The lovely scenery of the Bay of Naples is again made awfully grand and dangerously sublime, by the streams of lava which are descending the sides of this volcano. For the last two years, Vesuvius has been unusually quiet, and has nearly made the world forget the frightful devastations which old eruptions have made, and Neapolitan lazzaroni and Hermitage guides were almost dying of ennui, because their expected stimulant woul'd not vomit forth his clouds of ashes and streams of fire. In May last, there were many indications of a coming eruption, and at the close of last month, it fairly set in. From the crater formed by the eruption of 1794, which is two miles in circumference, clouds of smoke began to issue, and then through the cracks in its sides small streams of melted lava were seen to glide. Gradually, but surely, these have increased in volume, covering the mountain's flank with broadening sheets of melted mineral, crackling as it cools. These streams have now covered many vineyards, and surrounded many houses. Palmieri, the Director of the Observatory, has fled, and all the instruments are removed, as the building was threatened with destruction every minute, and we suppose has long ere this been destroyed. Thousands of persons were congregated on the spot within a short distance of the danger, and feasting, revelling and merry-making were going on where, ere now, the scenes of Herculaneeum and Pompeii may have been again enacted. The people seemed to be perfectly indifferent, and were plucking grapes with great unconcern while their neighbors were fleeing for their lives, and the only sensation which appeared to be awakened among the non-sufferers was that produced by the grandeur of the scene. Vesuvius is very capricious, and this eruption may stop suddenly or may decimate the locality, but up to the last accounts (June 5th) it was increasing in intensity. The first and most dreadful demonstration of this natural forge was in the year 79 A. D., when Pompeii and Herculanum were destroyed, and more than a quarter of a million of human beings were overwhelmed in the resistless flood. In 1631, the town of Torre del Grecco with four thousand people was destroyed, and in 1759, 1767, and 1794 terrible eruptions occurred, being the thirty-fifth time since Pompeii was destroyed, and the second destruction of Torre del Grecco. Since that period, there have been no severe manifestations, with the exception of one of short duration in 1855, and it was hoped, from the gradual decrease of the eruptions that the volcanic action of Vesuvius would cease, and the surrounding country be securely habitable, but such hopes seem now to be vanishing away. EXPLANATION.—Two articles that appear in this number, namely. Snpcrjtjf Qjf American Photographs" and "Hints for KeepingJy were published in a few of jfe first issues of our last week's number. When we heard of the proposition of the Health Officer to open the U. S. frigate Sus-quehanna at this season, and thus expose our inhabitants to the yellow fever, we felt it our duty as a matter of local importance to protest against it ; and we therefore thought proper to stop the press, take out the articles above named, and make room for some remarks upon this proposed outrage on our com-munity.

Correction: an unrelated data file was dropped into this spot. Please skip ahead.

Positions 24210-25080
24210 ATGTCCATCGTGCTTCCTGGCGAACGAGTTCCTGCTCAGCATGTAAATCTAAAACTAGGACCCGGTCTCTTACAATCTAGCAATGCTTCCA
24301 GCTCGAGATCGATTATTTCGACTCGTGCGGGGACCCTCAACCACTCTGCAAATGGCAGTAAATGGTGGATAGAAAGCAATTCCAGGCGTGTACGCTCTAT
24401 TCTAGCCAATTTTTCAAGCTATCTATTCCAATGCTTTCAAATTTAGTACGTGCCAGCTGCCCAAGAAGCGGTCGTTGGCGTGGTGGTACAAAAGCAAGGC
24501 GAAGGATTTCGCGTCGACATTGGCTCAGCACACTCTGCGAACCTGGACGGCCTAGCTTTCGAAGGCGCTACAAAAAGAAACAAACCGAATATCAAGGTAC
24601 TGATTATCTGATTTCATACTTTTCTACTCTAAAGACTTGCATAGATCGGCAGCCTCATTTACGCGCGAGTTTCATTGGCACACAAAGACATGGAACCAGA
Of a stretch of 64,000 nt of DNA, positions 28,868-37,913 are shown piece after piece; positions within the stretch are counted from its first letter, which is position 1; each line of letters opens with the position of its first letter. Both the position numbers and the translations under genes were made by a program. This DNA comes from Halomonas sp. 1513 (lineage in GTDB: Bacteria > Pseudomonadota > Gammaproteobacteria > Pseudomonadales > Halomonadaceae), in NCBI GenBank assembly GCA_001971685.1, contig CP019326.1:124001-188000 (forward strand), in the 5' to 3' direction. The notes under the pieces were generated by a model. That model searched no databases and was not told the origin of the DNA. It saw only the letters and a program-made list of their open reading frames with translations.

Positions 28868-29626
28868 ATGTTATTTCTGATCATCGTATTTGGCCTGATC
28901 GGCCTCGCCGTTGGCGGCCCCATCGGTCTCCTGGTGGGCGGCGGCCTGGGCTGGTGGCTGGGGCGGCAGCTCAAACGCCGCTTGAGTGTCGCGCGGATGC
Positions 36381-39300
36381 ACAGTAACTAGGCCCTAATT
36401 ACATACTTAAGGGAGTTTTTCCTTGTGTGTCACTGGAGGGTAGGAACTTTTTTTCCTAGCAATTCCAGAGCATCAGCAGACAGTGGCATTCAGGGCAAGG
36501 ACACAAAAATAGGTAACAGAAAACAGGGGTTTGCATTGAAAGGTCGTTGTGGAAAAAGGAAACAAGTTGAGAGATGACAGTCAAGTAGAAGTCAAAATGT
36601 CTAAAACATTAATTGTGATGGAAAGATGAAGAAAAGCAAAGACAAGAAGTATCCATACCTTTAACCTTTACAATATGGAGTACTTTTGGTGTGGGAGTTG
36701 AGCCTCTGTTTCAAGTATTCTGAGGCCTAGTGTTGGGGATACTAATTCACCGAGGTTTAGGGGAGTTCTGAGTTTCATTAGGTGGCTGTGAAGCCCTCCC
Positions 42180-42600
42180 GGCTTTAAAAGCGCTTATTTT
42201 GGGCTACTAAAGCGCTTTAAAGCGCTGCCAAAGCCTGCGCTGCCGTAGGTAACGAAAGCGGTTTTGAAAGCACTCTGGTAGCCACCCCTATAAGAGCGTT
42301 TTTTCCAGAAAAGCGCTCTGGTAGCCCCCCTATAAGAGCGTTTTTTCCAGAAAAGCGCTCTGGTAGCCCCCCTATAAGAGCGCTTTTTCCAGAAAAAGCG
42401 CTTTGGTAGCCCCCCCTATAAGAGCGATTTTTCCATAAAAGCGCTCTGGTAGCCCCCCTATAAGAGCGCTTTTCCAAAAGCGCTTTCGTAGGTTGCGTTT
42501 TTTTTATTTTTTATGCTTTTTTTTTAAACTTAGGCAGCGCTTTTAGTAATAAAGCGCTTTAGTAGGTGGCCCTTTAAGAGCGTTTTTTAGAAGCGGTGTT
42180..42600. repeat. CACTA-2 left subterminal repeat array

This article was originally published with the title "Eruption of Vesuvius" in Scientific American 13, 43, 340 (July 1858)